What are the visual symptoms of posterior cerebral artery (PCA) stroke?

Updated: Jul 30, 2018
  • Author: Erek K Helseth, MD; Chief Editor: Helmi L Lutsep, MD  more...
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Answer

Because many individuals identify stroke with motor weakness or language loss, they may delay seeking medical care after experiencing only vision change or headache, unaware that a stroke has occurred.

Patients may report bumping into objects, hitting obstacles on the roadside, or not seeing half the printed page when reading.

Small, homonymous visual-field cuts often are mistaken for a loss or change of vision from 1 eye, attributable to a refractive error that is correctable with glasses.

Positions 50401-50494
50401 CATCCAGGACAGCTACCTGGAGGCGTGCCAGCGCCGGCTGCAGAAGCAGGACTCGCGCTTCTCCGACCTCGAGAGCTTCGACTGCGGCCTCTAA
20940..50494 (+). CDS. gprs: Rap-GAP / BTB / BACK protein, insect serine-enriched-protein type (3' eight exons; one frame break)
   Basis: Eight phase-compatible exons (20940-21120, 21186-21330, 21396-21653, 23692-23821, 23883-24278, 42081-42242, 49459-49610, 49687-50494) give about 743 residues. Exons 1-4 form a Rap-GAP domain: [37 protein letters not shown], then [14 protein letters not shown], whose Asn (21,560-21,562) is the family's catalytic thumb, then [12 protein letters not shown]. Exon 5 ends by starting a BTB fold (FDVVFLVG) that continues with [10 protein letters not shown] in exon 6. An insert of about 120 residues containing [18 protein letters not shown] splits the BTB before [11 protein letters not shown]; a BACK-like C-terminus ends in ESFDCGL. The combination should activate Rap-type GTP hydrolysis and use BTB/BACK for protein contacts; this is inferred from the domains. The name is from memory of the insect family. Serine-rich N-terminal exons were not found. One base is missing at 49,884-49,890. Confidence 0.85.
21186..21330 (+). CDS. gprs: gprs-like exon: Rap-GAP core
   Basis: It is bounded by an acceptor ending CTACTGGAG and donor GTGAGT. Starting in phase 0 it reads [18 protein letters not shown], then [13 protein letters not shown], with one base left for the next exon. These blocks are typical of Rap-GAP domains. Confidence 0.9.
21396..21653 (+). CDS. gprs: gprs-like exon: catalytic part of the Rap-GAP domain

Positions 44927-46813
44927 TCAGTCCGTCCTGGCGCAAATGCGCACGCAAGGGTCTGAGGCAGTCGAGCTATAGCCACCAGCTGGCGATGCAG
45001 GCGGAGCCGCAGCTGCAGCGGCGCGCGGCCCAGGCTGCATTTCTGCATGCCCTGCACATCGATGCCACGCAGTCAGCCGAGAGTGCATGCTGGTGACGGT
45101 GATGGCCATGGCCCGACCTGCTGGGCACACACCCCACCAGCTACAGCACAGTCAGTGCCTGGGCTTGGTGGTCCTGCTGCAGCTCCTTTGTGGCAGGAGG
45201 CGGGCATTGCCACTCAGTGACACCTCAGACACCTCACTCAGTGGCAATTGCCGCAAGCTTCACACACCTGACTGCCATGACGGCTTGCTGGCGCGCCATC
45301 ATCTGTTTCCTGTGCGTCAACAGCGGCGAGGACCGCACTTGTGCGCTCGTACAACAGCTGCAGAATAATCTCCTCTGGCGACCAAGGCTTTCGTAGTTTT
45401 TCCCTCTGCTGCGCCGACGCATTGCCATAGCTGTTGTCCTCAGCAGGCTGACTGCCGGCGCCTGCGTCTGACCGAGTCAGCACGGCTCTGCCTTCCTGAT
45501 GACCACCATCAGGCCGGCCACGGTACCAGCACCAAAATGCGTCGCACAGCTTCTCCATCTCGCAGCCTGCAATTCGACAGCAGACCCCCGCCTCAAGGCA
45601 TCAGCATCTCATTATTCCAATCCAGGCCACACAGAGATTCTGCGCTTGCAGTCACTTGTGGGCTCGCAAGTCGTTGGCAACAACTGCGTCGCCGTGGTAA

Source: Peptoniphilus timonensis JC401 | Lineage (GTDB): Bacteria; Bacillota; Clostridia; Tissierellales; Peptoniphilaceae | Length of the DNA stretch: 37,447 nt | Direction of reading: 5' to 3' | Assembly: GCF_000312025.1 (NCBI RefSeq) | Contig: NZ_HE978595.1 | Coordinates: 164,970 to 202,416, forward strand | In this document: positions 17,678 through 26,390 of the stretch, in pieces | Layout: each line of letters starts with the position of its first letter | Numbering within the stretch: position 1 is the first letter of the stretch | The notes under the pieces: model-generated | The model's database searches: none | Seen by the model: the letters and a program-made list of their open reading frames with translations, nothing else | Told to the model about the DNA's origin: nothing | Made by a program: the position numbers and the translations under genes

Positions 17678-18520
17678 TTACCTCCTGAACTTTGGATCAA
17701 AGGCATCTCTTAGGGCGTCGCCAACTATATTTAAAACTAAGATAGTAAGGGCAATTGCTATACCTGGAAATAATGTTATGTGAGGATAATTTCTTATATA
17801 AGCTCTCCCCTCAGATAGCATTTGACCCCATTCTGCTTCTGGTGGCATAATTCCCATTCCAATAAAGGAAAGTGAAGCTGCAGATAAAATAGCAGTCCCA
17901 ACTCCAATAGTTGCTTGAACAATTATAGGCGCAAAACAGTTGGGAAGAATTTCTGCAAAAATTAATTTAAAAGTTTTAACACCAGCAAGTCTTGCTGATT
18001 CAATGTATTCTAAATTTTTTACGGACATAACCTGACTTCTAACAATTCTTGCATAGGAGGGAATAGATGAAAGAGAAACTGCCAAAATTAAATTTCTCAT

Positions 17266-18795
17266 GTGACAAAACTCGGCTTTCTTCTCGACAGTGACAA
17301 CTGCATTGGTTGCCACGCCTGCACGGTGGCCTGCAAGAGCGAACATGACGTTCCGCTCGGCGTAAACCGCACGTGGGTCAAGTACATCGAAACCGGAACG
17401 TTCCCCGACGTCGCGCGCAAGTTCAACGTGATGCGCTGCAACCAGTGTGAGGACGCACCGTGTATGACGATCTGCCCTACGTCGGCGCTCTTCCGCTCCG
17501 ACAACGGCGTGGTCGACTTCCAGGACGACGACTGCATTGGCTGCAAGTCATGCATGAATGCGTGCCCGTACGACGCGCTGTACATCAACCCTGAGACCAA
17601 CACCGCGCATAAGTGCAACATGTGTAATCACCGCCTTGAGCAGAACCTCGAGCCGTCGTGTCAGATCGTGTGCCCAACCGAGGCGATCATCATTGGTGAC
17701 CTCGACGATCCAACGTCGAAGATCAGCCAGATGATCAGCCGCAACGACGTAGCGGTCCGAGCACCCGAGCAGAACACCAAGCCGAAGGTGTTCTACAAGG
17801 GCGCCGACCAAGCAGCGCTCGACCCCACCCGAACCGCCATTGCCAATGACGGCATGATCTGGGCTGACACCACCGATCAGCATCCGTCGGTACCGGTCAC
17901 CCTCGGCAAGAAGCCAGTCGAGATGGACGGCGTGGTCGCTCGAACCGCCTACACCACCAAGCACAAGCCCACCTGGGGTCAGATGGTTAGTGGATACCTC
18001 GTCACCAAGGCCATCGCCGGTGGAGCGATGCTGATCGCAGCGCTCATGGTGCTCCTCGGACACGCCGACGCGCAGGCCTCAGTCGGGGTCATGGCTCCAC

A person with a hemifield visual loss and headache also may be discharged from urgent care with a diagnosis of migraine headache rather than of PCA stroke. A computed tomography (CT) scan easily can differentiate between both conditions. Additionally, a migraine is characterized by a moving, scintillating scotoma, not a fixed, bilateral, homonymous field cut.

The presence of homonymous hemianopia also helps in differentiating between a middle cerebral artery and PCA stroke, as profound hemiplegia or somatosensory loss may occur in both conditions.


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